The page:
TIME (Transferred Ionized Molten Energy) Welding

Research on the improvement of welding productivity through application of higher density of welding current as well as compound gas shielding resulted in new variant of metal active gas welding, called T.I.M.E (Transferred Ionized Molten Energy). Factors which determine high process productivity are the high current density and four-component Ar-He-CO2-O2 shielding mixture of precisely chosen composition (depending on the welded material grade, e.g. for mild steels: 65% Ar + 26,6% He + 8% CO2 + 0,5% O2). The process conducted with high current density and welding speed is flexible and allows for three methods of metal transfer as a result of alteration of the wire feeding speed:

  • short arc – wire feed speed up to approximately 8 m/min (arc voltage 16-23.5 V),
  • direct spray arc – wire feed speed up to approximately 25 m/min (arc voltage 28-46 V),
  • Rotational spray arc – wire feed speed up to approximately 30-40 m/min (arc voltage 47-56 V).


For each method of metal transfer spatter does not exceed 2%, the level of weld metal oxidation is also low. Rotational character of metal transfer ensures that fusion is wide and flat, which provides uniform penetration into the joints walls, especially in fillet welds production. For wire feeding in the range of 20 to 25 m/min it is possible to acquire the deposition efficiency of 10-15 kg/h and for higher values even 26-27 kg/h. Below shown configuration is for 6 mm thick plate.t2

The productivity of T.I.M.E. process has been shown in the form of deposition and surfacing rates for wide range of parameters with calculated losses for spatter. These losses are lower than in MIG/MAG, which helps to eliminate post-weld cleaning and improves significantly the welding productivity.


Reference: Innovations in arc welding


Keep reading, happy welding

Thank you

KP Bhatt

Fundamentals of Pre-Heat

Preheating involves heating the base metal, either in its entirety or just the region surrounding the joint, to a specific desired temperature, called the preheat temperature, prior to welding. Heating may be continued during the welding process, but frequently the heat from welding is sufficient to maintain the desired temperature without a continuation of the external heat source.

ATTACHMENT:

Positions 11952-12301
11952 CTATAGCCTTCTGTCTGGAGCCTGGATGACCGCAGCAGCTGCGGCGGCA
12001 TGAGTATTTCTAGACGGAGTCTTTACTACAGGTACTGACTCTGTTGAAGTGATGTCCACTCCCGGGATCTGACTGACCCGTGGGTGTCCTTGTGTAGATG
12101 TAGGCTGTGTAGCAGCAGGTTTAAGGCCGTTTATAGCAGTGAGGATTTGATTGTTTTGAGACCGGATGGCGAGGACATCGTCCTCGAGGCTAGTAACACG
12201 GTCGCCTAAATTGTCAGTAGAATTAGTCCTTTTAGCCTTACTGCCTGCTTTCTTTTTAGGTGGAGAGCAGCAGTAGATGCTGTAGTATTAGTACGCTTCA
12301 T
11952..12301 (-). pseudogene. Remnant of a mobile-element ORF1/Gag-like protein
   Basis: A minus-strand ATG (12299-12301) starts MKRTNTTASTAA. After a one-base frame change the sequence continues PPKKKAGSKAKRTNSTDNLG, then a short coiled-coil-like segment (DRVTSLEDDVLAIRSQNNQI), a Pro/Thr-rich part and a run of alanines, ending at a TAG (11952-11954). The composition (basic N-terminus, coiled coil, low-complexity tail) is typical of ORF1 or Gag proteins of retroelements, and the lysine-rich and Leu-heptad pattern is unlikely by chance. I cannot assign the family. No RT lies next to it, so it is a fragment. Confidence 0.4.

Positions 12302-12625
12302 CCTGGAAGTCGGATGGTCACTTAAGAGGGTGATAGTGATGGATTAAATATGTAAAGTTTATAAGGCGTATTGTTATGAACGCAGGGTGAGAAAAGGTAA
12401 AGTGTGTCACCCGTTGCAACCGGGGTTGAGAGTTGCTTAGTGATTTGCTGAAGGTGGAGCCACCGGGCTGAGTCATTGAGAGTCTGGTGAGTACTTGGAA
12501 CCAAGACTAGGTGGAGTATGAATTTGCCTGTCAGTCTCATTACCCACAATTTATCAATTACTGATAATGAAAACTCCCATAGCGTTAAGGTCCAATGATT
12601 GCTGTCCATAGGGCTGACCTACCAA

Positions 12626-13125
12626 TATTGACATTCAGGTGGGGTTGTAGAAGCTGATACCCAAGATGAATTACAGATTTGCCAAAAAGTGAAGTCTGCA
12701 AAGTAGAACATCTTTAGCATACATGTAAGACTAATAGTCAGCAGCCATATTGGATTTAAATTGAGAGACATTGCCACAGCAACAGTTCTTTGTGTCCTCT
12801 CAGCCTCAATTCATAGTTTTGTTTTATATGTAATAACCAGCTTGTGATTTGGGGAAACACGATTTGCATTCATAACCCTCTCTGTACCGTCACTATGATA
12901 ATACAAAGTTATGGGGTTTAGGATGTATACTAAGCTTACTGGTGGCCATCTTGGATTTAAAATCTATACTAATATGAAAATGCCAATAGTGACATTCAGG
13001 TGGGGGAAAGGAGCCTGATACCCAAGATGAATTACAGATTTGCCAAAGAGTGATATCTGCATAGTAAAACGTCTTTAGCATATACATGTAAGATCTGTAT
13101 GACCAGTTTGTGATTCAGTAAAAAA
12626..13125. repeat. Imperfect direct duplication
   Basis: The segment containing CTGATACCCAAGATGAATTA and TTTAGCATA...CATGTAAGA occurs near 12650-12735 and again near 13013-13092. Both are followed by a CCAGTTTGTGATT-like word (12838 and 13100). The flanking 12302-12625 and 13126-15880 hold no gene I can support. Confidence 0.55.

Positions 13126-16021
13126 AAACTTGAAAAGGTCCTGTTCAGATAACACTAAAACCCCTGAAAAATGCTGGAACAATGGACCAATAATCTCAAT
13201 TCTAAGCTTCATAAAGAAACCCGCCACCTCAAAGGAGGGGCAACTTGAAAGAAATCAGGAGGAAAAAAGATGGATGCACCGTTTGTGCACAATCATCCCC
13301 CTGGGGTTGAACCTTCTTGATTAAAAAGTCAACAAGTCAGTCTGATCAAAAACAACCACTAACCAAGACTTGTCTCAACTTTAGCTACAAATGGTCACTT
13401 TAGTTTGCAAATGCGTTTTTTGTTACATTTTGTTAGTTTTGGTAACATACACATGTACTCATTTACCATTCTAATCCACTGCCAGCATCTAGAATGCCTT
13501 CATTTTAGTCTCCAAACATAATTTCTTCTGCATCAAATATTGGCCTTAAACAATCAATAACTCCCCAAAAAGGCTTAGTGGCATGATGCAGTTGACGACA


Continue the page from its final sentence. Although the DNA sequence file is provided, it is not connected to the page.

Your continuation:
Why Preheat?

There are four primary reasons to utilize preheat: it slows the cooling rate in the weld metal and base metal, producing a more ductile metallurgical structure with greater resistance to cracking; the slower cooling rate provides an opportunity for hydrogen that may be present to diffuse out harmlessly, reducing the potential for cracking; it reduces the shrinkage stresses in the weld and adjacent base metal, which is especially important in highly restrained joints; and it raises some steels above the temperature at which brittle fracture would occur in fabrication. Additionally, preheat can be used to help ensure specific mechanical properties, such as weld metal notch toughness.

When no welding code is specified, and the need for preheat has been established, how does one determine an appropriate preheat temperature?

The two methods outlined in Annex XI of AWS D1.1 are: heat affected zone (HAZ) hardness control and hydrogen control.

The HAZ hardness control method, which is restricted to fillet welds, is based on the assumption that cracking will not occur if the hardness of the HAZ is kept below some critical value. This is achieved by controlling the cooling rate. The critical cooling rate for a given hardness can be related to the carbon equivalent of the steel. From the critical cooling rate, a minimum preheat temperature can then be calculated.

The hydrogen control method is based on the assumption that cracking will not occur if the amount of hydrogen remaining in the joint after it has cooled down to about 120°F (50°C) does not exceed a critical value dependent on the composition of the steel and the restraint. This procedure is extremely useful for high strength, low-alloy steels that have high hardenability. However, the calculated preheat may be somewhat conservative for carbon steels. The three basic steps of the hydrogen control method are: (1) calculate the composition parameter; (2) calculate a susceptibility index as a function of the composition parameter and the filler metal diffusible hydrogen content; and (3) determine the minimum preheat temperature from the restraint level, material thickness, and susceptibility index.

Reference: Taking your weld’s temperature
Keep reading, happy welding
Thank you,
KP Bhatt